One thing is clear: Louisette will never be exclusively breastfed. Which begs the question, “Why bother keeping on going?” It’s an excellent question. For now, at least until I feel less traumatised by the whole thing and can make a calm decision, I do a little bit of breastfeeding most feeds – but only if I’m home and there are no guests. I figure a little bit of breastmilk will still help guard against disease, childhood obesity, and so on.

The whole reason people bottle feed is that it’s (in many but not all ways) easier and more convenient. Which is why I was upset when Louisette began crying in pain during feeds. Breatfeeding hadn’t worked, and it seemed bottle feeding didn’t work either. She would cry in pain, I’d put down the bottle and comfort her (putting her on my shoulder as if to burp her did help), then she’d cry in hunger. I’d give her the bottle again, she’d suck hungrily for maybe ten seconds, maybe a few minutes – and then cry in pain again. And so things would continue for about an hour. Not surprisingly, she wasn’t getting full feeds. I tried a few things that didn’t really help, and then last Thursday a nurse suggested it might be reflux. I was immediately sure she was right, and bought infant gaviscon on the way home. I also bought fast flow teats for our bottles (Louisette is the right age for medium flow, but I guessed correctly that she could handle more) so that it’s easier to get down more milk before the pain starts. I’m still nervous about feeding her, because no solution is perfect all the time, but she usually only cries a little if at all, and now that she’s satisfied at her feeds she’s dropped to five a day.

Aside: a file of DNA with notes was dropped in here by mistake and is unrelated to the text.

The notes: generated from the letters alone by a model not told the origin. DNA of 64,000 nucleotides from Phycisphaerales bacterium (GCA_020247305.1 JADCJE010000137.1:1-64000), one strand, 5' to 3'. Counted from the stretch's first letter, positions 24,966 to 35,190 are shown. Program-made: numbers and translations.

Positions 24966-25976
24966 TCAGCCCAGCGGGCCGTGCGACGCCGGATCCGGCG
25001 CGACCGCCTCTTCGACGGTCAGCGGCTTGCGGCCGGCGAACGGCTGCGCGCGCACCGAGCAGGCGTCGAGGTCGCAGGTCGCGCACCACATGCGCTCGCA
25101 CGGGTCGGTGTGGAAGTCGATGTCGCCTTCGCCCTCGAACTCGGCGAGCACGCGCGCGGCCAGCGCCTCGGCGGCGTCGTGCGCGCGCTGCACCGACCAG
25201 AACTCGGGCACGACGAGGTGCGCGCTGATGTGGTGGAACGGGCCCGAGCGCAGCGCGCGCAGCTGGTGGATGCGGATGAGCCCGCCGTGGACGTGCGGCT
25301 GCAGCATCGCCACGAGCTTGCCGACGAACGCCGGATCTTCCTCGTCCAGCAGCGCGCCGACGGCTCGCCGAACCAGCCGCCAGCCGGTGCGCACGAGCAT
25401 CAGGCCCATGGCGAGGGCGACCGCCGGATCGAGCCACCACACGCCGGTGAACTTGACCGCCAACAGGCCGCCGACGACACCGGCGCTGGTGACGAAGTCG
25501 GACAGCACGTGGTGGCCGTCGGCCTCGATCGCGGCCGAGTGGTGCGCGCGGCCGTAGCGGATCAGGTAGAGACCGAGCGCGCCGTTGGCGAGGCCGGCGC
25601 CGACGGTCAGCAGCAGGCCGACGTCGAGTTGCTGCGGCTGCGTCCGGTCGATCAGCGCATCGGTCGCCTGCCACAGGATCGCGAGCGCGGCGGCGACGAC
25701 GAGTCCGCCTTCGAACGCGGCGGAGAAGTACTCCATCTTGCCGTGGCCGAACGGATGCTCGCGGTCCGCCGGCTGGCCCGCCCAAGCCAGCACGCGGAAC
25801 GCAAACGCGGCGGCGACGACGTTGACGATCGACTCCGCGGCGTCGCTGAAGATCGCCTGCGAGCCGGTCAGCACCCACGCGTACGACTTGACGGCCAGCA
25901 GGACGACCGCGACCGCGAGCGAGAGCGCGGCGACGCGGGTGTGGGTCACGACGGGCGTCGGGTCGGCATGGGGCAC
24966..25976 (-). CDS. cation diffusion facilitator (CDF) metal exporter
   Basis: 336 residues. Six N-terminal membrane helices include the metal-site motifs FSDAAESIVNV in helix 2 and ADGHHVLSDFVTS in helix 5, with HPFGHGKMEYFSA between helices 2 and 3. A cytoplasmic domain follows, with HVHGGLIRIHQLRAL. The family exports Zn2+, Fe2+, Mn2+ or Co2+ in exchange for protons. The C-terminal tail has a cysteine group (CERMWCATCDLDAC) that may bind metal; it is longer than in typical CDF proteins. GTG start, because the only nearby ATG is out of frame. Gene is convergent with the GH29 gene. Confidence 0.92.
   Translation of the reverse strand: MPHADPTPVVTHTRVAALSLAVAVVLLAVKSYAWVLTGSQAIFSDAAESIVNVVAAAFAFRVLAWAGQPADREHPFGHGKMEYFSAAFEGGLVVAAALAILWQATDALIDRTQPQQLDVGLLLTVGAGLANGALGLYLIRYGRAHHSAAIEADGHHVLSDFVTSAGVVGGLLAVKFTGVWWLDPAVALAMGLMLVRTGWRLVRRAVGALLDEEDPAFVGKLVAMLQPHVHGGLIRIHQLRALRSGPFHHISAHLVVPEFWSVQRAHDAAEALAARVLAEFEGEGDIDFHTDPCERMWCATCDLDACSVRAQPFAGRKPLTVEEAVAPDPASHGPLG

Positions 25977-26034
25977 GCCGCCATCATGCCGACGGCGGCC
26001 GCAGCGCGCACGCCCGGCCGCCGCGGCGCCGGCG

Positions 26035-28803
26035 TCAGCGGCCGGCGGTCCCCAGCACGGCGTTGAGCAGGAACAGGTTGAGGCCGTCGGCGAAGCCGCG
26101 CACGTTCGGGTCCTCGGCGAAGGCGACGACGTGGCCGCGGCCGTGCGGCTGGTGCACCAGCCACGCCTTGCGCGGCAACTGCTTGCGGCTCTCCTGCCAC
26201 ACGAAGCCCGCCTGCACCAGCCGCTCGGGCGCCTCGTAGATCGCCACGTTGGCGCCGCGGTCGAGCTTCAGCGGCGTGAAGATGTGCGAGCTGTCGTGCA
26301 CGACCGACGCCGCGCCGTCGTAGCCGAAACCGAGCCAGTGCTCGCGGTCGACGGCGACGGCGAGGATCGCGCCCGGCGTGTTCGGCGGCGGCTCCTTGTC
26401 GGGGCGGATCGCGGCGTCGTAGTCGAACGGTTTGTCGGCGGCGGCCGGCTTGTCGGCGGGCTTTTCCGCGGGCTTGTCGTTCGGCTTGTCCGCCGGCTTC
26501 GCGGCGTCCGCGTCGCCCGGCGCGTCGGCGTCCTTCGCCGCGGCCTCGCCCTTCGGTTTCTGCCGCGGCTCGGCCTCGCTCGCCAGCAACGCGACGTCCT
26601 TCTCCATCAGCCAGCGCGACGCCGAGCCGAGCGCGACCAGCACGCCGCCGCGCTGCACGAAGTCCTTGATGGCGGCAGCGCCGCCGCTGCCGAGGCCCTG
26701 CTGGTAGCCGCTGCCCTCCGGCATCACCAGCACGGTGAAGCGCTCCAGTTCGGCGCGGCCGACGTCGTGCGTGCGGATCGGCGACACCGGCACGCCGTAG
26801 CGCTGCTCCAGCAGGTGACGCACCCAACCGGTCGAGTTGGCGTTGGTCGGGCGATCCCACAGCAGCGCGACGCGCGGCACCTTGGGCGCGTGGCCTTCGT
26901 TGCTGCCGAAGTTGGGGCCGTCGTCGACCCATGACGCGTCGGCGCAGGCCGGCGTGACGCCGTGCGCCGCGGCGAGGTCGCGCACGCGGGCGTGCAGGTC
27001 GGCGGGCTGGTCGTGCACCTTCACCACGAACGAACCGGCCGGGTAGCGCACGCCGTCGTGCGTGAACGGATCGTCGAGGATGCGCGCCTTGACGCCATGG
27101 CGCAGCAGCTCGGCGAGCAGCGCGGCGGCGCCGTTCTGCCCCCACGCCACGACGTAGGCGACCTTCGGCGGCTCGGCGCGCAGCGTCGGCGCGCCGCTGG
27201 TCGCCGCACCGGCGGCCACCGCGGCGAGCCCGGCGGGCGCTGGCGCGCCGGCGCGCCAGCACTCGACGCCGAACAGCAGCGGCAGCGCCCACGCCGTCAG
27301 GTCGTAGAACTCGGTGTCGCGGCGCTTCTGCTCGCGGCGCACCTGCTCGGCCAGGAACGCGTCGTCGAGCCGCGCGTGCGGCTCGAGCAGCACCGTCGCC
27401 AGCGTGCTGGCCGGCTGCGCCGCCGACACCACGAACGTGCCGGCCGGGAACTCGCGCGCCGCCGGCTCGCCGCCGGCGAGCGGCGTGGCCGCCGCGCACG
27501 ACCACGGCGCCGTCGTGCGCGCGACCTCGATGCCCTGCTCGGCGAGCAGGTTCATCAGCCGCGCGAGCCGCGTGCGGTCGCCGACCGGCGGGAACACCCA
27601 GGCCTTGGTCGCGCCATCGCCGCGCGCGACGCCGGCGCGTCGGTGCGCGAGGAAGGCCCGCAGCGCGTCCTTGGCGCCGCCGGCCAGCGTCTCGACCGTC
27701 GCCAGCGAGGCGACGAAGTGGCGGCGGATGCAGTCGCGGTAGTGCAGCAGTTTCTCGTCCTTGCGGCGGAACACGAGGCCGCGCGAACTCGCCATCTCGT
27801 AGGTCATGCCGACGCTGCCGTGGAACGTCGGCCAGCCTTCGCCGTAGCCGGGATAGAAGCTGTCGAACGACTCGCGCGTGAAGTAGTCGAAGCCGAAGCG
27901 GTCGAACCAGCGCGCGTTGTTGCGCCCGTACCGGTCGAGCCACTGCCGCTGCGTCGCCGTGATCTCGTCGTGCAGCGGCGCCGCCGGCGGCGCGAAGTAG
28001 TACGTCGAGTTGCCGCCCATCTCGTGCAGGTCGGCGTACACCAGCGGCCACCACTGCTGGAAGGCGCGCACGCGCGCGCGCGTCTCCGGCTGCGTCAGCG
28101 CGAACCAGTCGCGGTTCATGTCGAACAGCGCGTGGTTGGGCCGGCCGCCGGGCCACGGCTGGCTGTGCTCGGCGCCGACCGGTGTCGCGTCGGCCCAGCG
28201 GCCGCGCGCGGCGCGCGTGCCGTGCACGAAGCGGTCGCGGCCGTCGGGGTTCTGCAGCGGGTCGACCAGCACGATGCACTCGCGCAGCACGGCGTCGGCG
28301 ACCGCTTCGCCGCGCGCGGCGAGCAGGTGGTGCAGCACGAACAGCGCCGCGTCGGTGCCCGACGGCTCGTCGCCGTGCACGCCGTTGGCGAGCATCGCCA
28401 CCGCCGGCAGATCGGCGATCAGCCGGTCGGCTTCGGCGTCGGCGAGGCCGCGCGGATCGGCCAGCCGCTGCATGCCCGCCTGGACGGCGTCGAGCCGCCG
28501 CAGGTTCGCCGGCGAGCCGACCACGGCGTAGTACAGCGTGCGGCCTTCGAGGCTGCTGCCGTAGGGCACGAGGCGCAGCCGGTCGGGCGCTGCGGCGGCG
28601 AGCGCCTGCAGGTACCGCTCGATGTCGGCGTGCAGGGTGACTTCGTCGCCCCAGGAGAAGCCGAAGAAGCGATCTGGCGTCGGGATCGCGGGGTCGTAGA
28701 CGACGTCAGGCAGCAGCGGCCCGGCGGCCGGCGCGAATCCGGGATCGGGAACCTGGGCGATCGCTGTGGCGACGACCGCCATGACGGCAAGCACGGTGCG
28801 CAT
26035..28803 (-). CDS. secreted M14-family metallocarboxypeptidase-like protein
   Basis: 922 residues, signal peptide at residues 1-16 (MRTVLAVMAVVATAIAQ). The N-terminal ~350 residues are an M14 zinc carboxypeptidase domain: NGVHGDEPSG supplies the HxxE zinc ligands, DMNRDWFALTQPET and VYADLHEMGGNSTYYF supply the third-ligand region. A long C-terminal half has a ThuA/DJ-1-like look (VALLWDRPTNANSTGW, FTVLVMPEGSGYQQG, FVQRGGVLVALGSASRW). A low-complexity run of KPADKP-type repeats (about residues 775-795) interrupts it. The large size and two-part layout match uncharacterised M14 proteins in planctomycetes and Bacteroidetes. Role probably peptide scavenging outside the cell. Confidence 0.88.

With all the pain and shame and hurt and crying/screaming associated with feeding Louisette so far, I was delighted to discover (based on age and observation of physical skills) that she will be starting on solid foods in just a few weeks. A whole new world of mess and adventure and, eventually, normal independent eating.

This picture is already out of date (because we now feed her sitting up), but in a blink of an eye bottles will be entirely a thing of the past. So it’s both cute and historic.